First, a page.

Artist Statement

An artist statement was required for the Odd Works submission, so I had to get off the pot and finally write one. I sweated bullets over it, because knowing what I want to shoot and why is really just a gut instinct to me. Putting it into words that would rationally explain it to a 3rd party was so… the opposite of that and I really struggled with it.

I found this site to be helpful. (I found it by Googling “how to write an artist statement”, like, BEHOLD MY INTERNET KUNG-FU!) It started you out with really basic stuff–lists of words, then phrases, then sentences–and eventually built those blocks into 3 paragraphs. The first is about why you do the art you do, the second is about how you make the decisions that you do in your art (why certain materials and subjects as opposed to others), and the third is about the art you’re currently doing.

As a child, I saw beauty all around me, and I wanted to be able to put a frame around it and share it with others. I felt like an artist, but one that had not discovered my medium. I tried painting and sketching, but was frustrated by how what ended up on canvas or paper never matched the visions I had in my head. I loved looking at the old photographs my grandmother kept in shoeboxes, but it hadn’t yet occurred to me that this was a medium I had not tried. I was given a Polaroid Sun 600 when I was 10 and my family went on vacation in Hawaii. Watching that first photo of a waterfall develop in my hand, I knew I had found what I’d been looking for. Every passing second of life is unique and will never be repeated. Photographs freeze and preserve these moments.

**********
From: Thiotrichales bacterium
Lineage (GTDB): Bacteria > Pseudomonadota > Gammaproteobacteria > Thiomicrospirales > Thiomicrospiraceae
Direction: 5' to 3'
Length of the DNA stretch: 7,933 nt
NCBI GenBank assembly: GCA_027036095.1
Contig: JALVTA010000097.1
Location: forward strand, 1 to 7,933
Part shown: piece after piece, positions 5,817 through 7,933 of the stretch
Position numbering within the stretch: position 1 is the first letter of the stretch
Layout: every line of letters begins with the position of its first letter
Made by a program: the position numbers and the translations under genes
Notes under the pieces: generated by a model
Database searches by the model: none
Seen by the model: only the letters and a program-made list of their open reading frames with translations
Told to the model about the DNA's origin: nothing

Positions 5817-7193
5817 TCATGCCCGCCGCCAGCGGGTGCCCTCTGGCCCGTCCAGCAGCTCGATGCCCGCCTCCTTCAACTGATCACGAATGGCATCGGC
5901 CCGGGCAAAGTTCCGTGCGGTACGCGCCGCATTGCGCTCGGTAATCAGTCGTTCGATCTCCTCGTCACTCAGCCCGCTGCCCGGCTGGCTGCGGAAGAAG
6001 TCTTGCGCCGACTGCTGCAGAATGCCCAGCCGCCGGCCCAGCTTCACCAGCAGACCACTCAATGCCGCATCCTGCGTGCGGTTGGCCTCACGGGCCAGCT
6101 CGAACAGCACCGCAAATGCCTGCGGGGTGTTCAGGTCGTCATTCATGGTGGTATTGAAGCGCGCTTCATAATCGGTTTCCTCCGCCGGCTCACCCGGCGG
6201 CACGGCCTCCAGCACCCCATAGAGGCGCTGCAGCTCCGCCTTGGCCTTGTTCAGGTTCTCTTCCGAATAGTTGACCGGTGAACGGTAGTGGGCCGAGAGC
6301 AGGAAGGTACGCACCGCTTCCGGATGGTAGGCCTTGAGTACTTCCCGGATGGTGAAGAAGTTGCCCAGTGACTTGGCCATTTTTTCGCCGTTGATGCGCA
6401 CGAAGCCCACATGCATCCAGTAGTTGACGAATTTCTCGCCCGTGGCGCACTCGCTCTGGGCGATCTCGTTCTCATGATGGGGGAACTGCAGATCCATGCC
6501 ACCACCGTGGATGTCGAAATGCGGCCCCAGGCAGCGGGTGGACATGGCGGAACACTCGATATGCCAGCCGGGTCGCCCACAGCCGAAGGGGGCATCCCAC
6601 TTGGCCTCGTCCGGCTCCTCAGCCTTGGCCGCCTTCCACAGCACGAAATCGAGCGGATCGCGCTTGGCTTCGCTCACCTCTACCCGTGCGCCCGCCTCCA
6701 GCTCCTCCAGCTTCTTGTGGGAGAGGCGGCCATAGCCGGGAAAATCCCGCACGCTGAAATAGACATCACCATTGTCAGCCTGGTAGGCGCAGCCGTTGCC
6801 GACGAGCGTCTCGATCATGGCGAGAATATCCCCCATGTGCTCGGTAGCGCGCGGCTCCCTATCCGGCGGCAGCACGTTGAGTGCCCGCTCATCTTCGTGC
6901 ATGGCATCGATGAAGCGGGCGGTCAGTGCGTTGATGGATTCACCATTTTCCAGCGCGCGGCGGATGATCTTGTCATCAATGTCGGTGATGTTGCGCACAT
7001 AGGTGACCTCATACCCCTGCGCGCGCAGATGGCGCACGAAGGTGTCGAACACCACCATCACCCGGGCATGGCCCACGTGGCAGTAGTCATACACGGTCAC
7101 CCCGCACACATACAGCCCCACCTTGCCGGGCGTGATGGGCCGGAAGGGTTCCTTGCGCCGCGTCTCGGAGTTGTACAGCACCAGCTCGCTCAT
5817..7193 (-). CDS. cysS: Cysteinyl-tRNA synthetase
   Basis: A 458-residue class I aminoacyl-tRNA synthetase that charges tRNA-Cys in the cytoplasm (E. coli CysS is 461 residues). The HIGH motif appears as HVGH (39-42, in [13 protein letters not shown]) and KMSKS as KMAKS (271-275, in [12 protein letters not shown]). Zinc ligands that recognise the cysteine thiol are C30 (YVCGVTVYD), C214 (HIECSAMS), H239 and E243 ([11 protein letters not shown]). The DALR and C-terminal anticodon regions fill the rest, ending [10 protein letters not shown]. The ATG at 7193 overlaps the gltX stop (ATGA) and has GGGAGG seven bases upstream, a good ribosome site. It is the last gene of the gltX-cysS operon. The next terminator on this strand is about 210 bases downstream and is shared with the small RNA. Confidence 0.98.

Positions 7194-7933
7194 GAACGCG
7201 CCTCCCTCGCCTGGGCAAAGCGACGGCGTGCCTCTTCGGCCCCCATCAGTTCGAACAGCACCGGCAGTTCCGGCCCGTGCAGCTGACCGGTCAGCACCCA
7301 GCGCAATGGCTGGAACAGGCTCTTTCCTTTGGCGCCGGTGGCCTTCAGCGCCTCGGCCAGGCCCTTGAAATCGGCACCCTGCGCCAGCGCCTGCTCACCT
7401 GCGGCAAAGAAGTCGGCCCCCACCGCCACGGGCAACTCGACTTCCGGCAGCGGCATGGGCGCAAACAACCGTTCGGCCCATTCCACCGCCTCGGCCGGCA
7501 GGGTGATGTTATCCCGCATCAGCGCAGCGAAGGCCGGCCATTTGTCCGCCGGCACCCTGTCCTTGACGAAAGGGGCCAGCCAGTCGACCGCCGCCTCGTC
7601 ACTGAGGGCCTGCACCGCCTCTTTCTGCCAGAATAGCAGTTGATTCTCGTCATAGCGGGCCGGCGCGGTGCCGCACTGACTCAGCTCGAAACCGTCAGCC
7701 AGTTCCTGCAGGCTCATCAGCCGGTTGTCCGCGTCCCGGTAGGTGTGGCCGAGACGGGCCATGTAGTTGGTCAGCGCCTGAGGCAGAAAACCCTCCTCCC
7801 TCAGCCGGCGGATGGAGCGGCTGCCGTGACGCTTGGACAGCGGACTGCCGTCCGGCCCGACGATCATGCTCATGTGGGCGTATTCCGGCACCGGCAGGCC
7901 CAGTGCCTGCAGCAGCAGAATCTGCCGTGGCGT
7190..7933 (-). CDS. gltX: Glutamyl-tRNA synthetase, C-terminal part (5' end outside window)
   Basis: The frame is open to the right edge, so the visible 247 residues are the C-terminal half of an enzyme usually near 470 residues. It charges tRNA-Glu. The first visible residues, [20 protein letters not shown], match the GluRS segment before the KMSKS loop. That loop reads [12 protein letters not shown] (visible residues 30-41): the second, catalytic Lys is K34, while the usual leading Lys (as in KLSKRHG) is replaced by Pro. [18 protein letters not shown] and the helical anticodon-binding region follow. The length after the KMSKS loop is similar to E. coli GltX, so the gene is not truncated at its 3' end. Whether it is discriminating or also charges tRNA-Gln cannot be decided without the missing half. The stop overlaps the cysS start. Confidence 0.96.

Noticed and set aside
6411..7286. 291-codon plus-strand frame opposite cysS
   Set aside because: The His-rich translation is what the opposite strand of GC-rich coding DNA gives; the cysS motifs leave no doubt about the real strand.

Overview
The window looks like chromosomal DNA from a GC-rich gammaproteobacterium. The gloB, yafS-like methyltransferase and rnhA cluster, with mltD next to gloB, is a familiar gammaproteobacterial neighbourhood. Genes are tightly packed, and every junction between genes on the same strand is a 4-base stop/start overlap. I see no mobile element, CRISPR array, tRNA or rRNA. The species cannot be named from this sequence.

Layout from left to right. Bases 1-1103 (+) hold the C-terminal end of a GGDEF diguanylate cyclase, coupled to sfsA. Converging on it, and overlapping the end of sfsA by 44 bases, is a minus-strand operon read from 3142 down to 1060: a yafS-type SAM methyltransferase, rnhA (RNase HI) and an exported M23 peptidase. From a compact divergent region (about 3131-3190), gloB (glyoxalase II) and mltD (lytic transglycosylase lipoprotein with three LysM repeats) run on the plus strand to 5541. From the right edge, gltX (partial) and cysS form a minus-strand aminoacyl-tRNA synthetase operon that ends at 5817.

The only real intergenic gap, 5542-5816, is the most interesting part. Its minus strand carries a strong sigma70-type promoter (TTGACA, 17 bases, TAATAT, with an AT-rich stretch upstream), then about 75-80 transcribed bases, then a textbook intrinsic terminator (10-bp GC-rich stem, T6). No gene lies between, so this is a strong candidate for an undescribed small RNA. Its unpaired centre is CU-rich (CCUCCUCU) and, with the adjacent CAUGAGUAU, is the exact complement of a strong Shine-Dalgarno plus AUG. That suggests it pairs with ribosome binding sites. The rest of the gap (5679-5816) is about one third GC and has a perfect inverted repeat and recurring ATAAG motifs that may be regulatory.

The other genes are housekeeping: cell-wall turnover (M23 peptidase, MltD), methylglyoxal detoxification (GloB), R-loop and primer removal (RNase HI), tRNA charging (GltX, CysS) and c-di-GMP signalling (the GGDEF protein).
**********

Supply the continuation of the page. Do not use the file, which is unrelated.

Those childhood dreams inform both my material and subject matter. I take photos of fairly ordinary things, things that most anyone might see in the course of their everyday life: a cemetery, a tree, a bridge over a river. To me, those things can be magical, and my photographs make them appear magical to other people, too. I never fully embraced digital, preferring instead to mostly use materials that were common in my childhood, or even in my mother’s or grandmother’s youth; equipment and material that could have produced those old photographs in the shoeboxes. I like cameras that are imperfect, because life and memory are not perfect, because I don’t believe perfection arouses an emotional response.

I grew up in California, but spent childhood vacations in south Louisiana, with my grandparents. Throughout my life, Louisiana retained a special luster, memories that became both softer and more extravagant as the years passed. I moved here permanently in 2010, and before I looked for a job or got my driver’s license, I started taking photographs. The photographs are those childhood memories and feelings made visible. My purpose as an artist in Louisiana is to share my love of it, my feeling that it is an enchanted place, with others. Even if they are a native of the state, I hope my photographs can show them their home in a way that they have never seen it before.

As always, constructive criticism will be accepted with weepy gratitude. This kind of stuff will probably always feel foreign to me. IF I WAS GOOD WITH WORDS I WOULD BE A WRITER, NOT A PHOTOGRAPHER!

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